Facial recognition AI can’t identify trans and non-binary peopleYou would never know that you didn’t get the job because the AI said you male and must be dishonest because you are lying about your gender.
By Amrita Khalid
October 16, 2019
Facial-recognition software from major tech companies is apparently ill-equipped to work on transgender and non-binary people, according to new research. A recent study by computer-science researchers at the University of Colorado Boulder found that major AI-based facial analysis tools—including Amazon’s Rekognition, IBM’s Watson, Microsoft’s Azure, and Clarifai—habitually misidentified non-cisgender people.
The researchers gathered 2,450 images of faces from Instagram, searching under the hashtags #woman, #man, #transwoman, #transman, #agenderqueer, and #nonbinary. They eliminated instances in which multiple individuals were in the photo, or where at least 75% of the person’s face wasn’t visible. The images were then divided by hashtag, amounting to 350 images in each group. Scientists then tested each group against the facial analysis tools of the four companies.
Now the way AI works is that they feed the computer images of items that fit the profile that you are looking for and imagines that do not fit the profile you are looking for.
In the video the woman found out that most of the photos that they showed the AI were of white males, therefore the AI didn’t recognized a black woman. How many images of trans people did they feed the AI computer?
Artificial Intelligence Has a Problem With Gender and Racial Bias. Here’s How to Solve ItSuppose you walk into a bank and the AI says you are wearing a disguise and they will not let you withdraw your funds or will not give you a mortgage.
By Joy Buolamwini
February 7, 2019
Machines can discriminate in harmful ways.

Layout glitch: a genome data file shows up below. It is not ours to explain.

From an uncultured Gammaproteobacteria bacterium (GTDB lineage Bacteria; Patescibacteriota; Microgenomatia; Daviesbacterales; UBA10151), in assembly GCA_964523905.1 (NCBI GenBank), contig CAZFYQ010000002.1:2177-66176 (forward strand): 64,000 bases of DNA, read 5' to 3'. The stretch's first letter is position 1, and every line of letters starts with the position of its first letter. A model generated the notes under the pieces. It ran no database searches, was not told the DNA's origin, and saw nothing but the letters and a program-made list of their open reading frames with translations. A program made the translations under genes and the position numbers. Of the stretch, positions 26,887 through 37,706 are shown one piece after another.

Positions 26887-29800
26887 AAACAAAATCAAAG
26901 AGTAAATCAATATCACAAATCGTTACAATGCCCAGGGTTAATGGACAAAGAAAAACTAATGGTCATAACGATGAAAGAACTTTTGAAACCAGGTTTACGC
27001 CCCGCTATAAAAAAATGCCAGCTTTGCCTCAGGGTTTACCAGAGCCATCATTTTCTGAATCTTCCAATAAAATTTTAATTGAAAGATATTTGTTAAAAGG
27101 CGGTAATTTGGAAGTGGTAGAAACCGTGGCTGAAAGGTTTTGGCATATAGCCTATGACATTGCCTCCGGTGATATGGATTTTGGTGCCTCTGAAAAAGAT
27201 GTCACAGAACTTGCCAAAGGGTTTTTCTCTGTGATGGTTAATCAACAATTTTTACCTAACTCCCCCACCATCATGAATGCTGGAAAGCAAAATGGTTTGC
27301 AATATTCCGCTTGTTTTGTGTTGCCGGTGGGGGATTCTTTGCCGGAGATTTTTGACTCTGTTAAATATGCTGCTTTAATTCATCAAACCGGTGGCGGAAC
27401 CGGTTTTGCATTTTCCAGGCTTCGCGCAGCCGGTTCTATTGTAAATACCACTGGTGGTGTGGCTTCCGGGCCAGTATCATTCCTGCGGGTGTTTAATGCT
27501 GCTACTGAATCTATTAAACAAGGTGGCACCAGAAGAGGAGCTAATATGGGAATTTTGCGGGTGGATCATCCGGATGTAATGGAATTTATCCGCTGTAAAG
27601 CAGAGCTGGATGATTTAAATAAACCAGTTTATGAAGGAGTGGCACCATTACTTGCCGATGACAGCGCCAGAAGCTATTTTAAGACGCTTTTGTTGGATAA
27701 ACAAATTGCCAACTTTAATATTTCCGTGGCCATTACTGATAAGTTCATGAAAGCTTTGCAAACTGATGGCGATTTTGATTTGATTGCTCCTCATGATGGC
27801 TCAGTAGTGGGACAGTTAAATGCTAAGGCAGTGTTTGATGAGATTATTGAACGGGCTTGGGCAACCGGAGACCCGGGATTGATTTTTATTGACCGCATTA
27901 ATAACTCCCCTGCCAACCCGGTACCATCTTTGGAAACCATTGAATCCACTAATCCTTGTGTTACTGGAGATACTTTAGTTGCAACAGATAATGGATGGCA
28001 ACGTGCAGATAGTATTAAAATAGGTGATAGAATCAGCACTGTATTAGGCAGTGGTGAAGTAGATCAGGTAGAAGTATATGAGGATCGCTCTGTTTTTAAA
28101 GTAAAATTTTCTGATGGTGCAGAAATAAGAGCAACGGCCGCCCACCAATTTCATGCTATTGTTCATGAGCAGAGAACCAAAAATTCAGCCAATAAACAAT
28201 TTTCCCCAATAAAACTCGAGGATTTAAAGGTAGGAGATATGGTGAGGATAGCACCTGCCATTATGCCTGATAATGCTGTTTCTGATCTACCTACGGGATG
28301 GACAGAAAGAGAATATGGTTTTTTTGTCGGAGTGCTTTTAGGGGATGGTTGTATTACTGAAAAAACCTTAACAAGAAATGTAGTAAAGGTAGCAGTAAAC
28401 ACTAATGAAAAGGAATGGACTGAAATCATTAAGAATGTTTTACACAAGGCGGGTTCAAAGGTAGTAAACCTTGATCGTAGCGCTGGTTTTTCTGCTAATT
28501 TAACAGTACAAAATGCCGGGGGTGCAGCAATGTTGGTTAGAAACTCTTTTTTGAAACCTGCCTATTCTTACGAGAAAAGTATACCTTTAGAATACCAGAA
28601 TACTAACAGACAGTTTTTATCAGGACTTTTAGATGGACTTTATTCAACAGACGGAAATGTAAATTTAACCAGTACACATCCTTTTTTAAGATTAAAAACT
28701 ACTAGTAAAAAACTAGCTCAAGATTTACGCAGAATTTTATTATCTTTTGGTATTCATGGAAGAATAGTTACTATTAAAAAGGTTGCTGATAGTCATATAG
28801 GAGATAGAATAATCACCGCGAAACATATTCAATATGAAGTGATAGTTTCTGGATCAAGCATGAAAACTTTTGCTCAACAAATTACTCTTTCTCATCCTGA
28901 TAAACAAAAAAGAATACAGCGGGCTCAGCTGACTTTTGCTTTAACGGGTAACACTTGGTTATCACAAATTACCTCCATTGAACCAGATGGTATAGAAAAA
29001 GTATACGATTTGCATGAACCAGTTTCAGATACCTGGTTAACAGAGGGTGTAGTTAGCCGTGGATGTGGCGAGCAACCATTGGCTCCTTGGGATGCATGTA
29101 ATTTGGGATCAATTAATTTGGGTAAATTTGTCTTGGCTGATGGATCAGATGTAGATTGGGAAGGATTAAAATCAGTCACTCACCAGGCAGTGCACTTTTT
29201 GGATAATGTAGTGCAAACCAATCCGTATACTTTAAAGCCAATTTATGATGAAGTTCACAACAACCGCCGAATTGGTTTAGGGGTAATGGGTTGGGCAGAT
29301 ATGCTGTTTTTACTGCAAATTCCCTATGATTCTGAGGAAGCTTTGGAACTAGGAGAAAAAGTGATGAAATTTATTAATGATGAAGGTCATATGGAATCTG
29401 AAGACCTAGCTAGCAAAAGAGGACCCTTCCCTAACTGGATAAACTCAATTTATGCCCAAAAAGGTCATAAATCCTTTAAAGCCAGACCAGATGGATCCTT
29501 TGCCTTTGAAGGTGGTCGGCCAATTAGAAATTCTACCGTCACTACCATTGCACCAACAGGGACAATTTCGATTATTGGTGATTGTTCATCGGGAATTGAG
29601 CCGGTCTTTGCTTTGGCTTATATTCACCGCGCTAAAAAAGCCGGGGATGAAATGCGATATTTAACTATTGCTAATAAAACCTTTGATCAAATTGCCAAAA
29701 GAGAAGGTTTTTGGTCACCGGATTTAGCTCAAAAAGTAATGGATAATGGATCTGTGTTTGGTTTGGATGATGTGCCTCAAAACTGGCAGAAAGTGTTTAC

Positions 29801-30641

I experienced this firsthand, when I was a graduate student at MIT in 2015 and discovered that some facial analysis software couldn’t detect my dark-skinned face until I put on a white mask. These systems are often trained on images of predominantly light-skinned men. And so, I decided to share my experience of the coded gaze, the bias in artificial intelligence that can lead to discriminatory or exclusionary practices.
Bias is real, bias is affecting people lives, it has a human cost…
Real-life Examples of Discriminating Artificial IntelligenceThese biases are directed at minorities… Blacks, Asians, Trans people and other minorities along with a bias against women.
Real-life examples of AI algorithms demonstrating bias and prejudice
Toward Data Science
By Terence Shin
June 4, 2020
Some say that it’s a buzzword that doesn't really mean much. Others say that it’s the cause of the end of humanity.
The truth is that artificial intelligence (AI) is starting a technological revolution, and while AI has yet to take over the world, there’s a more pressing concern that we’ve already encountered: AI bias.
1. Racism embedded in US healthcare
In October 2019, researchers found that an algorithm used on more than 200 million people in US hospitals to predict which patients would likely need extra medical care heavily favored white patients over black patients. While race itself wasn’t a variable used in this algorithm, another variable highly correlated to race was, which was healthcare cost history. The rationale was that cost summarizes how many healthcare needs a particular person has. For various reasons, black patients incurred lower health-care costs than white patients with the same conditions on average.
Arguably the most notable example of AI bias is the COMPAS (Correctional Offender Management Profiling for Alternative Sanctions) algorithm used in US court systems to predict the likelihood that a defendant would become a recidivist.
Due to the data that was used, the model that was chosen, and the process of creating the algorithm overall, the model predicted twice as many false positives for recidivism for black offenders (45%) than white offenders (23%).
3. Amazon’s hiring algorithm
Amazon’s one of the largest tech giants in the world. And so, it’s no surprise that they’re heavy users of machine learning and artificial intelligence. In 2015, Amazon realized that their algorithm used for hiring employees was found to be biased against women. The reason for that was because the algorithm was based on the number of resumes submitted over the past ten years, and since most of the applicants were men, it was trained to favor men over women.
There was someone who attended Fantasia Fair about 10 years ago and she was what we thought was paranoid because she was afraid that AI would recognize her but it turned out that she was ten years ahead of us.
I was watching this PBS show Independent Lens “Coded Bias” that was about Ms. Buolamwini efforts to highlight the discrimination in AI.